The character of Alcibiades in the Symposium is hardly less remarkable than that of Socrates, and agrees with the picture given of him in the first of the two dialogues which are called by his name, and also with the slight sketch of him in the Protagoras. He is the impersonation of lawlessness'the lion's whelp, who ought not to be reared in the city,' yet not without a certain generosity which gained the hearts of men,strangely fascinated by Socrates, and possessed of a genius which might have been either the destruction or salvation of Athens. The dramatic interest of the character is heightened by the recollection of his after history. He seems to have been present to the mind of Plato in the description of the democratic man of the Republic (compare also Alcibiades 1).
  
  --
  
  The Symposium is connected with the Phaedrus both in style and subject; they are the only dialogues of Plato in which the theme of love is discussed at length. In both of them philosophy is regarded as a sort of enthusiasm or madness; Socrates is himself 'a prophet new inspired' with Bacchanalian revelry, which, like his philosophy, he characteristically pretends to have derived not from himself but from others. The Phaedo also presents some points of comparison with the Symposium. For there, too, philosophy might be described as 'dying for love;' and there are not wanting many touches of humour and fancy, which remind us of the Symposium. But while the Phaedo and Phaedrus look backwards and forwards to past and future states of existence, in the Symposium there is no break between this world and another; and we rise from one to the other by a regular series of steps or stages, proceeding from the particulars of sense to the universal of reason, and from one universal to many, which are finally reunited in a single science (compare Rep.). At first immortality means only the succession of existences; even knowledge comes and goes. Then follows, in the language of the mysteries, a higher and a higher degree of initiation; at last we arrive at the perfect vision of beauty, not relative or changing, but eternal and absolute; not bounded by this world, or in or out of this world, but an aspect of the divine, extending over all things, and having no limit of space or time: this is the highest knowledge of which the human mind is capable. Plato does not go on to ask whether the individual is absorbed in the sea of light and beauty or retains his personality. Enough for him to have attained the true beauty or good, without enquiring precisely into the relation in which human beings stood to it. That the soul has such a reach of thought, and is capable of partaking of the eternal nature, seems to imply that she too is eternal (compare Phaedrus). But Plato does not distinguish the eternal in man from the eternal in the world or in God. He is willing to rest in the contemplation of the idea, which to him is the cause of all things (Rep.), and has no strength to go further.
  

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Tere Bin Laden (2010) ::: 7.2/10 -- Not Rated | 1h 35min | Comedy, Drama | 16 July 2010 (India) -- A reporter casts a fake Bin Laden to act in his video message to America, so he can immigrate there. Director: Abhishek Sharma Writers: Mohammad Ahmad (dialogue), Abhishek Sharma (story & screenplay)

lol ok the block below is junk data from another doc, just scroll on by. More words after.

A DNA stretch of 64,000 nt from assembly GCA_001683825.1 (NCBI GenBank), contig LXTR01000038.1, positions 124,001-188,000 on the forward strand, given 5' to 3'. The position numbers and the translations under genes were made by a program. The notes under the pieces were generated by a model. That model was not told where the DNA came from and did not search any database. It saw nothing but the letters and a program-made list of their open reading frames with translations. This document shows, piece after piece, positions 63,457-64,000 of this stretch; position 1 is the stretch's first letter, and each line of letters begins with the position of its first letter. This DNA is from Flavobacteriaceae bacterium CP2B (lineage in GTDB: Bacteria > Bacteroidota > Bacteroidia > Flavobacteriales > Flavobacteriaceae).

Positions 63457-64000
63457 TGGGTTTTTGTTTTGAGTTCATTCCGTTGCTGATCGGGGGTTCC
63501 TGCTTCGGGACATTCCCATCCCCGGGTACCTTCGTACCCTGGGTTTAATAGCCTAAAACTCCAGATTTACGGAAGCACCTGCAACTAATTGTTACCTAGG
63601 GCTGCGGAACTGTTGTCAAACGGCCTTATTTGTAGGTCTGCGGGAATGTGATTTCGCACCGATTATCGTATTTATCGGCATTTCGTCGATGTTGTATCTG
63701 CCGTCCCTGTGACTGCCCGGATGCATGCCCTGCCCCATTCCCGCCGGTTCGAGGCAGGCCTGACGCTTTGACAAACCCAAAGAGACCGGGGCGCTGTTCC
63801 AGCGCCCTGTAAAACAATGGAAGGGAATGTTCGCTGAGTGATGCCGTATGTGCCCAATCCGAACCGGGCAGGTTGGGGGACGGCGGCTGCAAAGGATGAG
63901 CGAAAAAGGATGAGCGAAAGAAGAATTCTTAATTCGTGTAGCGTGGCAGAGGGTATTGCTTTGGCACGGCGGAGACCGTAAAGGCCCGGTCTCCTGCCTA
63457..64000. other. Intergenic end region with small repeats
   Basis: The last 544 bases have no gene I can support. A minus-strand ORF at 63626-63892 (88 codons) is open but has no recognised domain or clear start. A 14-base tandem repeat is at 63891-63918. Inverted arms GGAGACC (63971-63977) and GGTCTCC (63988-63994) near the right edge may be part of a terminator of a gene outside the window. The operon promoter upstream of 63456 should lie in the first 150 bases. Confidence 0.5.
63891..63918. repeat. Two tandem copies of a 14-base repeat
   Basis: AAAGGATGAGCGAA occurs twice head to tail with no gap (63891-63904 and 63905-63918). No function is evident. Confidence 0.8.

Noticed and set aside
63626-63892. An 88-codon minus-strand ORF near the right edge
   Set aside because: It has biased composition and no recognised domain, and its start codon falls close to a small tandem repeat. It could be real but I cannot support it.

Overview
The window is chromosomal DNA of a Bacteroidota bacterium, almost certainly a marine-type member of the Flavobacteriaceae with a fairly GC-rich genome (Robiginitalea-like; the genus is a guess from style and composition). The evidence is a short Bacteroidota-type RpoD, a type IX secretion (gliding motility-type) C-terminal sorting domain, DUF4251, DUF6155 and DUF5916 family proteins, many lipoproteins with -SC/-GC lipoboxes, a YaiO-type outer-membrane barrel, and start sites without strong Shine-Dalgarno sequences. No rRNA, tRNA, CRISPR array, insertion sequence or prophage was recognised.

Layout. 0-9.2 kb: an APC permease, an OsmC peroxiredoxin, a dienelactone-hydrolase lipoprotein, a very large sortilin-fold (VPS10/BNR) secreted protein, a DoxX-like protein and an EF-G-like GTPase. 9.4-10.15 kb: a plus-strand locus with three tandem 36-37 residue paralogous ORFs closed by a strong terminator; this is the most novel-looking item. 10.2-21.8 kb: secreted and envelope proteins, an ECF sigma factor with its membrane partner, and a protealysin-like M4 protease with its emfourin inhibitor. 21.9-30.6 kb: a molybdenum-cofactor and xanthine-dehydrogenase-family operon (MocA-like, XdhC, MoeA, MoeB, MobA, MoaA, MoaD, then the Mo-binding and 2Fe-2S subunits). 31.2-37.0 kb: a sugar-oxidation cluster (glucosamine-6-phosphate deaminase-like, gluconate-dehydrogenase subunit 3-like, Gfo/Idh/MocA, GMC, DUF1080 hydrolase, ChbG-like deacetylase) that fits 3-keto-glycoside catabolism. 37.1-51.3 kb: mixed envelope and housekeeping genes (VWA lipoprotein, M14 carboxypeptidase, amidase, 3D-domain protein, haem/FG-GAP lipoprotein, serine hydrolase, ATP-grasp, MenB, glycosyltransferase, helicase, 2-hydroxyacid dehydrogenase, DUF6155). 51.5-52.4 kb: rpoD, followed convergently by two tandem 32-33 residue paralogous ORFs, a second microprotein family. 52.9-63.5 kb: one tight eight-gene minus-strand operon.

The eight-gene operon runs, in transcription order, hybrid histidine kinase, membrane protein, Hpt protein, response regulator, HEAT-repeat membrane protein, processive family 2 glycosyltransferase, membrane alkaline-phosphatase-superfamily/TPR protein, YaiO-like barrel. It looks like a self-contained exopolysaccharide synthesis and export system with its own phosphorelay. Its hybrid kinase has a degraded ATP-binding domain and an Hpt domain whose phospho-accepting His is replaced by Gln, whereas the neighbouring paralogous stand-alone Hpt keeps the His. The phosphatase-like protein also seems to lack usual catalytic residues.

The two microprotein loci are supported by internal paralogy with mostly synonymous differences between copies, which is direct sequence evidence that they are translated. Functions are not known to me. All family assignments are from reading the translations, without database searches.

The Element of Crime (1984) ::: 6.8/10 -- Forbrydelsens element (original title) -- The Element of Crime Poster A cop in a dystopian Europe investigates a serial killings suspect using controversial methods written by his now disgraced former mentor. Director: Lars von Trier (as Lars Von Trier) Writers: Niels Vrsel, William Quarshie (dialogue translation) | 2 more credits
The Killing (1956) ::: 8.0/10 -- Approved | 1h 24min | Crime, Drama, Film-Noir | 6 June 1956 (USA) -- Crook Johnny Clay assembles a five man team to plan and execute a daring race-track robbery. Director: Stanley Kubrick Writers: Stanley Kubrick (screenplay by), Jim Thompson (dialogue by) | 1 more
The Leopard Man (1943) ::: 6.9/10 -- Approved | 1h 6min | Horror, Thriller | 25 June 1943 (USA) -- A seemingly tame leopard used for a publicity stunt escapes and kills a young girl, spreading panic throughout a sleepy New Mexico town. Director: Jacques Tourneur Writers: Ardel Wray (screenplay), Edward Dein (additional dialogue) | 1 more
The Private Life of Henry VIII. (1933) ::: 7.1/10 -- The Private Life of Henry VIII (original title) -- The Private Life of Henry VIII. Poster King Henry VIII marries five more times after his divorce from his first wife Catherine of Aragon. Director: Alexander Korda Writers: Lajos Bir (story and dialogue) (as Lajos Biro), Arthur Wimperis (story and dialogue) | 1 more credit
They Call Me Trinity (1970) ::: 7.5/10 -- Lo chiamavano Trinit... (original title) -- They Call Me Trinity Poster A lazy, unorthodox gunfighter and his portly, horse-thieving brother defend a Mormon settlement from a land-grabbing Major, a Mexican bandit, and their henchmen. Director: Enzo Barboni (as E.B. Clucher) Writers: Enzo Barboni (story and screenplay) (as E.B. Clucher), Gene Luotto (dialogue)